Don't generalise your GCSEs
Updated: Jan 1, 2021
When preparing for your GCSE exams, you can sometimes fall into the trap of bundling together all your subjects rather than thinking about each subject individually.
It's a good idea to have a book or a document where you write down each subject you are taking, the grade you want to get, your predicted grade, how you should revise that subject, and how you can improve. This doesn't have to take a lot of time, just take a look at your school reports/ mock grades and ask teachers for specific targets if necessary.
Outlined below are the reasons why you need to split up your subjects and think about every subject individually
There may be some subjects you find more challenging than the others which means you need to specifically work more on this subject/these subjects.
If you are planning on doing A Levels, there are some subjects where you are required to get a certain grade (e.g. to do German A Level you had to achieve at least a grade 7). Work on these subjects specifically to ensure you can study the subjects you love in your sixth form college.
You should have different revision techniques for different subjects. For example, in subjects such as Maths and English Language, your revision should be mostly based around practising questions (as there isn't as much content to learn), but for English Language, History etc. you would have to do a lot more content revision as well as exam technique revision.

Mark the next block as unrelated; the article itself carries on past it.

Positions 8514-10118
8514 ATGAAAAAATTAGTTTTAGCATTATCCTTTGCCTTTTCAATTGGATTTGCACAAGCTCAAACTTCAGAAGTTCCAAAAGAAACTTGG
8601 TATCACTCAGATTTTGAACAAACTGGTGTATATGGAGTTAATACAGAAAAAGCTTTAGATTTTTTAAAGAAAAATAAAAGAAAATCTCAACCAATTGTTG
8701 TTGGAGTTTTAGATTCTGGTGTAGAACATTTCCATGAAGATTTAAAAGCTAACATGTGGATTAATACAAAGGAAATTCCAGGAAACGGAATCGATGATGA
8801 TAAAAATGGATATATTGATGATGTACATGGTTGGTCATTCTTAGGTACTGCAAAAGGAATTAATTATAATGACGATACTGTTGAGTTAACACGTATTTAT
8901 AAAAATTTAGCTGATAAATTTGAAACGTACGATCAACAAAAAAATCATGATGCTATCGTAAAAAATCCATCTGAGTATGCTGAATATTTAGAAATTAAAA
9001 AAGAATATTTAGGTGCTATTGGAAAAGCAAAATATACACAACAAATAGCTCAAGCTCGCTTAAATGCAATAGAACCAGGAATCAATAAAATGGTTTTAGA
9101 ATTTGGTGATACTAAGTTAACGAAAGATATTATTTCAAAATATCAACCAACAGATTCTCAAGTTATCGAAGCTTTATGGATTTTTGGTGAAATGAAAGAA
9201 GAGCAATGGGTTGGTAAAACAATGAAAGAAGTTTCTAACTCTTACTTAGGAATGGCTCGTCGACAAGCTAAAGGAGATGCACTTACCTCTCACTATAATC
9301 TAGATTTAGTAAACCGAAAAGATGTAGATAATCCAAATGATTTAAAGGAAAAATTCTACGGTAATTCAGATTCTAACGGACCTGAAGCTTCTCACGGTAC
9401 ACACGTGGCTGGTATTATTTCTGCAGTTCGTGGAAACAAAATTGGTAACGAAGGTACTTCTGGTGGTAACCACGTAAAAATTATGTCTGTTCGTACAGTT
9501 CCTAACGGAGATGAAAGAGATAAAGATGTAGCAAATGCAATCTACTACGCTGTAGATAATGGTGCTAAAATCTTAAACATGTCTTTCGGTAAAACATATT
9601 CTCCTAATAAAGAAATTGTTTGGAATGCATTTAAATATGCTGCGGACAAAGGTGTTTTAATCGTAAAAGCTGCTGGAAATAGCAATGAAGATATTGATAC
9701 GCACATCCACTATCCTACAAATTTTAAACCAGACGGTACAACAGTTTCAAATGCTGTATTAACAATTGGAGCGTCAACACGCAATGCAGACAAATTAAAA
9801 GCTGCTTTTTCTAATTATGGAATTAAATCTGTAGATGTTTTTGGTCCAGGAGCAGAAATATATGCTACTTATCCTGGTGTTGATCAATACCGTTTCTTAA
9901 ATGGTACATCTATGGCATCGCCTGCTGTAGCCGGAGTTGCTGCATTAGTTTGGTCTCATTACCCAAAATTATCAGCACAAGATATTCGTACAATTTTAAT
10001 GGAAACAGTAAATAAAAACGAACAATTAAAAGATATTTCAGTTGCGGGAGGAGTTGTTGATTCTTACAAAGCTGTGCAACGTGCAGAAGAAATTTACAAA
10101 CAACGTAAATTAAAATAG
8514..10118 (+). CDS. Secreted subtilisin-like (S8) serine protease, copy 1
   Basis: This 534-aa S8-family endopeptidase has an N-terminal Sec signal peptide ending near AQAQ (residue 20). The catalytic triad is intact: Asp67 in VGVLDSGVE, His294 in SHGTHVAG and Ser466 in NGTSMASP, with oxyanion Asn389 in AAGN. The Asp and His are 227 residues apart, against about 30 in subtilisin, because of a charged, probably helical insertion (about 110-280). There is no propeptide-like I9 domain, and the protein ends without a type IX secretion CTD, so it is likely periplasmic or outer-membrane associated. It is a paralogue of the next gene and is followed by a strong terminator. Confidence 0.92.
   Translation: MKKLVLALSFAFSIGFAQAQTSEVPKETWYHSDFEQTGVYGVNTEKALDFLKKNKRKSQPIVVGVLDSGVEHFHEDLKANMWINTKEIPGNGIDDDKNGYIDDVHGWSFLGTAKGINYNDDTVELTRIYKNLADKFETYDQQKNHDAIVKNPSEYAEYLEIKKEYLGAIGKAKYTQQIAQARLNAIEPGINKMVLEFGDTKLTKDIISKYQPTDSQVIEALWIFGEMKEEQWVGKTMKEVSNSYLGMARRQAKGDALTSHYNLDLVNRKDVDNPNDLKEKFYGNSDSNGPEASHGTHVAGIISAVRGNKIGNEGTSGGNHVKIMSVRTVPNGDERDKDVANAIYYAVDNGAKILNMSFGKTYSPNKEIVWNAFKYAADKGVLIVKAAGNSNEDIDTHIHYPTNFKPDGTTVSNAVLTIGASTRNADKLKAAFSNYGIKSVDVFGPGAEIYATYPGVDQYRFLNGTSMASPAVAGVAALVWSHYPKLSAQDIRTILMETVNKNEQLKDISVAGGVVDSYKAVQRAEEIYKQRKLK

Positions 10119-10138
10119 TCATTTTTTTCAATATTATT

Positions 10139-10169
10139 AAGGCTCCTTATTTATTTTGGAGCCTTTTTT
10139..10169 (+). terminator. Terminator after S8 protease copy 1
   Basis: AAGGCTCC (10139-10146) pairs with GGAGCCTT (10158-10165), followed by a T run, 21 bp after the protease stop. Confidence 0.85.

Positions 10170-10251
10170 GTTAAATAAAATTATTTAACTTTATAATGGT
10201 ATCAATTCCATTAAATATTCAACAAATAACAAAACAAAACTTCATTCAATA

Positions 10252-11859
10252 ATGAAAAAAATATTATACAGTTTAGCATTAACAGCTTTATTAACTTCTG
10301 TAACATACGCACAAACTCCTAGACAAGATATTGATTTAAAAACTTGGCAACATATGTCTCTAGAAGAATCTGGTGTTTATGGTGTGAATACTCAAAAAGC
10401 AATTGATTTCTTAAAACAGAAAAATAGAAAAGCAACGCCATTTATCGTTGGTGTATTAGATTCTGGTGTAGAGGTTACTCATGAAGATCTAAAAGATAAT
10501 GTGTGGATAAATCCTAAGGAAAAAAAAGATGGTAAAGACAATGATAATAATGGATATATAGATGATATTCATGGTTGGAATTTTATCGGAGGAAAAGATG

You need to know HOW to answer every question for each exam- there is exam technique advice in our HTSI subject courses. This includes practising specific question types for each subject, as well as working out how long you should spend on each question (e.g. a minute a mark or something more personalised).
Know all the exam details for each subject e.g. number of exams, dates of exams, content assessed on each paper, length of exams.
Being organised in this way and knowing what I specifically had to do in each subject really helped simplify the GCSE process for me. By keeping track of your grades and your targets, you know how you can improve and reach your potential!
- The Astute Student